The Green Knight feels otherworldly but it also feels familiar. As for Arthurian legends, it feels truly authentic and frankly, it’s one of the best King Arthur-related movies that I’ve ever seen.
Also known as: The Thing: The Beginning (working title) Release Date: October 10th, 2011 (Universal City premiere) Directed by: Matthijs van Heijningen Jr. Written by: Eric Heisserer Based on:Who Goes There? by John W. Campbell Music by: Marco Beltrami Cast: Mary Elizabeth Winstead, Joel Edgerton, Ulrich Thomsen, Adewale Akinnuoye-Agbaje, Eric Christian Olsen
Morgan Creek Entertainment, Universal Pictures, Strike Entertainment, 103 Minutes
“You think they’re gonna pay a bonus for bringing home an alien instead of core samples?” – Colin
While this prequel to 1982’s The Thing, also titled The Thing, is not a bad movie, it is a perfect example of why I will never like CGI monster effects as much as physical, real, practical effects like its predecessor.
If you watch both Things back-to-back, you will see the stark difference between this CGI festival of love and the much more impressive, real feeling effects of John Carpenter’s 1982 masterpiece.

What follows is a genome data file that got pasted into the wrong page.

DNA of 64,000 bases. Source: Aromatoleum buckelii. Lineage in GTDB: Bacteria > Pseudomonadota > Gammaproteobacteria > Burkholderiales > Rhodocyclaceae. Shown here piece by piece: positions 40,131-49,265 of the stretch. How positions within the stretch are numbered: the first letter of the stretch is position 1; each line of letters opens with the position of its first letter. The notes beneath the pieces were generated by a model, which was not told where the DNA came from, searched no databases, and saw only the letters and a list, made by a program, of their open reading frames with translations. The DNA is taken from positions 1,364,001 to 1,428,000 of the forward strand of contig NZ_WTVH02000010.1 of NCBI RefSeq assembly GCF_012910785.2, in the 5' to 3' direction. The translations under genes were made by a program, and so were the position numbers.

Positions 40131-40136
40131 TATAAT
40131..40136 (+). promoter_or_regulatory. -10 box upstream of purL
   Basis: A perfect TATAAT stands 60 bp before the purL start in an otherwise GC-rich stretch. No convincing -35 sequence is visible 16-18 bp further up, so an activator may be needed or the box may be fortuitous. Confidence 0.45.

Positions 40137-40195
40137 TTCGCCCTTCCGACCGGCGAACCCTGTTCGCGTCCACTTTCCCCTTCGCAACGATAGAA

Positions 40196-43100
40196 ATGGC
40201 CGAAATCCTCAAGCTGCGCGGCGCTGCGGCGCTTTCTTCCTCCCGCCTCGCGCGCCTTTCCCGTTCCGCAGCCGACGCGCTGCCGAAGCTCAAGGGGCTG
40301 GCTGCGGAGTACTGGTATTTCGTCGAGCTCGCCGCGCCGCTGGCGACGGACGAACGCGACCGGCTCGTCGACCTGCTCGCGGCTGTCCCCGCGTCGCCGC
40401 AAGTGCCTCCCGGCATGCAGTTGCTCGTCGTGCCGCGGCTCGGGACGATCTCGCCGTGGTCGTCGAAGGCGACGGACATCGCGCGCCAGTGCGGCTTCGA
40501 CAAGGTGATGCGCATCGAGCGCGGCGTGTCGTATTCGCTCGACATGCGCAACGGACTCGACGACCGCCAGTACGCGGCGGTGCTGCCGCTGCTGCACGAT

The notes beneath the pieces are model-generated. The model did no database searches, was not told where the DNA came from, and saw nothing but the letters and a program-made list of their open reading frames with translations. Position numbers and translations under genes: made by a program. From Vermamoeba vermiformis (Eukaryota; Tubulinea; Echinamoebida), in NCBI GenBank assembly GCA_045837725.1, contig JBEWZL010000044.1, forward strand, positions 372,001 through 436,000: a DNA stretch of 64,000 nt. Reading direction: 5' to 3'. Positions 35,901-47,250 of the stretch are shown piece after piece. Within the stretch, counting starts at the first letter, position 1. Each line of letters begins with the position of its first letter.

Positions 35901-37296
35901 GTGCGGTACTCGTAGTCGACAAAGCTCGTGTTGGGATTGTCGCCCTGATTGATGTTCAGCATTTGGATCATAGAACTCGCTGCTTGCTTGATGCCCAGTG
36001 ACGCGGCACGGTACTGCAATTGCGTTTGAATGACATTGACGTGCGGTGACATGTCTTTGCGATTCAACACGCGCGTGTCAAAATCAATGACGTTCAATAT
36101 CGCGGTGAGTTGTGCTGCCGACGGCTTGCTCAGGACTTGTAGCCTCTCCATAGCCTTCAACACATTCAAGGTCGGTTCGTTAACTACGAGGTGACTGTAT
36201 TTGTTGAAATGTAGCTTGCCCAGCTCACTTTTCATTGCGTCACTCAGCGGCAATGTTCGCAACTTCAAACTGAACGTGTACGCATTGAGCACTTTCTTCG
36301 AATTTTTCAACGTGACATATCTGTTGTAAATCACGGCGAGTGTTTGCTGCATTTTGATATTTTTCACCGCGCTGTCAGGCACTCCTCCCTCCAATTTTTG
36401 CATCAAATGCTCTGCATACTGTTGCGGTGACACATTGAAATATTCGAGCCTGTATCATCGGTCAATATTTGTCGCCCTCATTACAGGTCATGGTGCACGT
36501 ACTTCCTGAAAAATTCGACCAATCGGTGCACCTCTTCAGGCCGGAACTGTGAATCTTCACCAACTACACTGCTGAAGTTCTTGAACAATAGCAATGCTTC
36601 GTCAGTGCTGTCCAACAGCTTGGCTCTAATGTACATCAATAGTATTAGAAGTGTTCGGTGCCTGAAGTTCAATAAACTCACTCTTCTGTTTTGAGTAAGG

Where the 1982 movie, regardless of how many times I’ve seen it, is still terrifying and a complete and total mindfuck, this 2011 prequel’s special effects look like they’re from a video game. Because of that, they pull you out of the film and its potentially terrifying impact because you’re reminded that this isn’t real and in fact, it’s kind of cartoonish by comparison.
The story here is good, as is the acting, the direction and just about everything else. Well, except for the pacing. Frankly, it’s oddly paced and doesn’t slowly build and escalate in the same way as the 1982 version, which they honestly should’ve just followed because it’s a perfect template on how to build tension at the right speed, in the right way and how to smack the audience in the face with a perfect finale.
Maybe the writers and the director didn’t want to do a complete rehash but they should have. While this is neither a remake nor a reboot, who cares. The reason why The Thing is a perfect movie is because of its flawless narrative framework, as well as its incredible effects that still look good almost forty years later. This Thing doesn’t seem to understand that, so it doesn’t utilize either of those winning techniques and we’re left with something promising on paper but executed like someone was designing cut scenes for a Resident Evil video game.
While I generally liked the story and how it explored the creature a bit more than what we already knew, it kind of goes too far with the battle on the crashed UFO finale. It’s not a big battle and it just follows the two remaining survivors as they decide to go there for some odd reason. They burn the alien and we think the story is done. But we already know that if it were truly dead, we wouldn’t have had a story for the 1982 movie.